Common methods of sex discrimination include bias in compensation, promotion, and account assignments, and victims may also face illegal retaliation for complaints.
• Sexual Harassment/Quid Pro Quo.
Sexual harassment is a form of gender discrimination and is prohibited by federal law as well as many state and local statutes.
• Sexual Orientation.
Some states and DC explicitly prohibit discrimination based on sexual orientation; in addition, multiple federal courts have held that federal law prohibits it as well.
Federal law prohibits same-sex sexual harassment based on gender stereotypes and may also provide protections based on a person’s gender identity and gender expression.
Frequently Asked Questions
What type of lawyer handles discrimination cases?
If you are facing discriminatory actions by your employer, an employment discrimination lawyer can help. The experienced DC employment lawyers at Outten & Golden LLP can determine violations of federal, state and local anti-discrimination laws, help you navigate the internal complaint and EEOC process, and pursue legal action to protect your rights and interests.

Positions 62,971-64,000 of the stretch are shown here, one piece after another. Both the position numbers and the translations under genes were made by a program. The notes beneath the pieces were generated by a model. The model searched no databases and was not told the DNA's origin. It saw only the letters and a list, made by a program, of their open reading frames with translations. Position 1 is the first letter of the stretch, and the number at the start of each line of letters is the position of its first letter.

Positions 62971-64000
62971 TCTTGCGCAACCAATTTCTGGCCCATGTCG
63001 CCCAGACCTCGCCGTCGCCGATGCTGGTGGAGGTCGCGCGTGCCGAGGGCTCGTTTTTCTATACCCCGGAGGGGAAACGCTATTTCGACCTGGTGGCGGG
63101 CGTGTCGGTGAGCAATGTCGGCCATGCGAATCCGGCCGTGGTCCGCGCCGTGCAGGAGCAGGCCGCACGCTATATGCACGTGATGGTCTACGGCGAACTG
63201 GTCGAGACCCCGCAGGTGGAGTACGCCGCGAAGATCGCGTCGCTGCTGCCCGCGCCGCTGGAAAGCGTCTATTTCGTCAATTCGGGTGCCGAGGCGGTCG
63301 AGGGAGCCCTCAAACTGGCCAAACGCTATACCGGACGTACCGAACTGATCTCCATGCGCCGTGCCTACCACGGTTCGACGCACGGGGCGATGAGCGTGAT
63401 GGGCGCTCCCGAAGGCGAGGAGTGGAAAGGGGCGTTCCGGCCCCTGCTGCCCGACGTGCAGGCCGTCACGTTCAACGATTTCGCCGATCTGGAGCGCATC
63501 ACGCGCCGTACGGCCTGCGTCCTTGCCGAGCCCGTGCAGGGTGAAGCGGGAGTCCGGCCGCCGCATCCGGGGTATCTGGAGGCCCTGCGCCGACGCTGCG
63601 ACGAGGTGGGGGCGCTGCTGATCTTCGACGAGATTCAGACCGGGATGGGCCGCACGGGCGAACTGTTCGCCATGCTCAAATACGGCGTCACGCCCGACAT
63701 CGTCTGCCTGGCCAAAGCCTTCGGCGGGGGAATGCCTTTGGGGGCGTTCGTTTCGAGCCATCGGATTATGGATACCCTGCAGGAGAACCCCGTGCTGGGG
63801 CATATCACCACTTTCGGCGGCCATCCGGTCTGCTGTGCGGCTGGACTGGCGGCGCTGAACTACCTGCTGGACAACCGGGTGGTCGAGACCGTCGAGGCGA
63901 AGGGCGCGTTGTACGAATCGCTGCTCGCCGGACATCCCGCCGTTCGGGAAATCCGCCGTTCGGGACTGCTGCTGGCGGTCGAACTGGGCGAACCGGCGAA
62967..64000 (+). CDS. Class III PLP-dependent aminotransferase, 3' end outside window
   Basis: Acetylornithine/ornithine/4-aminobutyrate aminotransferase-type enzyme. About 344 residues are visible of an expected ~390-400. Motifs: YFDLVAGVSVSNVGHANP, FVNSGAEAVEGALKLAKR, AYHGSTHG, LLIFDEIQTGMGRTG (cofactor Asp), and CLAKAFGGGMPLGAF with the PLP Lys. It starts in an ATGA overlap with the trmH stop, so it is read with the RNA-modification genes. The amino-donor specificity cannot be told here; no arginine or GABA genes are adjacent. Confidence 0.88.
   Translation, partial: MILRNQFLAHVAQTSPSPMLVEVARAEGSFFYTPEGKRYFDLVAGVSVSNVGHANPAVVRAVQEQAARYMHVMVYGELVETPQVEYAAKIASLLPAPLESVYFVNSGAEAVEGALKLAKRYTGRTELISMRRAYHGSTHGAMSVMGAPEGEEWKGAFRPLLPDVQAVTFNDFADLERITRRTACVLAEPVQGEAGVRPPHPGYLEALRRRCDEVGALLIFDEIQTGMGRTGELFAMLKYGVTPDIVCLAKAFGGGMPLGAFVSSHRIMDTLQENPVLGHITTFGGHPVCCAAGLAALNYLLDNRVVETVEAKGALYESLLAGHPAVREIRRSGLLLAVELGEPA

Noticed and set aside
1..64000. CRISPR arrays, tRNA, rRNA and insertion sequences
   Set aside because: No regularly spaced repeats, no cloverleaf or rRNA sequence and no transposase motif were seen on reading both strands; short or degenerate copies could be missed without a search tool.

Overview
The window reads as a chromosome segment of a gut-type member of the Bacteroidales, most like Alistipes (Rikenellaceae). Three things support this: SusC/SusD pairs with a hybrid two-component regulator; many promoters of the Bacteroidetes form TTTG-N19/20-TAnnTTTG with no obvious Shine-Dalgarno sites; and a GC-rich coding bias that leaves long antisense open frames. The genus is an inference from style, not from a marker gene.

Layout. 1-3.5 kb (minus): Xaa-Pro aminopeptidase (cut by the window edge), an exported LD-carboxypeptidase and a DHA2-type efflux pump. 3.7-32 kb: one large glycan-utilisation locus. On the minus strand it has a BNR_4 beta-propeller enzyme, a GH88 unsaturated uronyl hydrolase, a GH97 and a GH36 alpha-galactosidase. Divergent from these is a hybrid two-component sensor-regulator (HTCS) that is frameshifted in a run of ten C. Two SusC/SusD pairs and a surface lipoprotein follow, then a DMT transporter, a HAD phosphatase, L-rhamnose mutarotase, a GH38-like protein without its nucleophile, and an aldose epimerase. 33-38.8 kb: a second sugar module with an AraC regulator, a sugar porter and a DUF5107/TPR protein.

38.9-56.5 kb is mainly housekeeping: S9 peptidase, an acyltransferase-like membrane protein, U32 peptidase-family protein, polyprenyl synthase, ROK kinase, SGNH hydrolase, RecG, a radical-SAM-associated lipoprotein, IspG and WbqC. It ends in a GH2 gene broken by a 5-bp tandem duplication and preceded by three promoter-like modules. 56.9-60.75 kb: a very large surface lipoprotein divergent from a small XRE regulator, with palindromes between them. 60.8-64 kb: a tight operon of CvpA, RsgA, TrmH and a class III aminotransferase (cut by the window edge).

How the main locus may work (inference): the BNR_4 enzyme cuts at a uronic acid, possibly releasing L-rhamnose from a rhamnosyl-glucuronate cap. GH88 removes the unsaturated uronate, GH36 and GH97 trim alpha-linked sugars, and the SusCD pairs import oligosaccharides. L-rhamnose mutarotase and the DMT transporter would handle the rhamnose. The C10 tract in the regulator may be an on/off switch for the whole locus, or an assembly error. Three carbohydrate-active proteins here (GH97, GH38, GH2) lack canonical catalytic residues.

Can you sue your employer for discrimination at work?
Yes. Depending on the circumstances of your case and the severity and pervasiveness of the employer’s conduct, you may be entitled to many forms of compensation, including lost wages and benefits, cease and desist orders, hiring or reinstatement, damages for emotional distress, and even punitive damages.
How long can you wait to file a discrimination lawsuit?
In general, you have 180 days from the date of the discrimination to file an EEOC claim. If you’re a federal employee, you may have only 45 days. The time you have to file a lawsuit depends on multiple factors, including the law under which you are seeking relief and the circumstances of your case.
How do I file an EEOC complaint in DC?
Workers who have been discriminated against and who want to bring a claim under certain federal laws must first file with the EEOC or the DC Office of Human Rights (OHR). Regardless of the EEOC determination, it may still be possible to litigate and win the case.
Contact the DC Employment Discrimination Attorneys at Outten & Golden LLP Today
If you have suffered discrimination in the workplace, the compassionate employment discrimination lawyers at Outten & Golden LLP can help. Our lawyers and staff pride themselves on treating every client with dignity and respect, which includes courteous treatment, returning telephone calls promptly, and keeping clients informed of significant developments in their cases. Contact us to speak with one of our skilled DC discrimination attorneys today.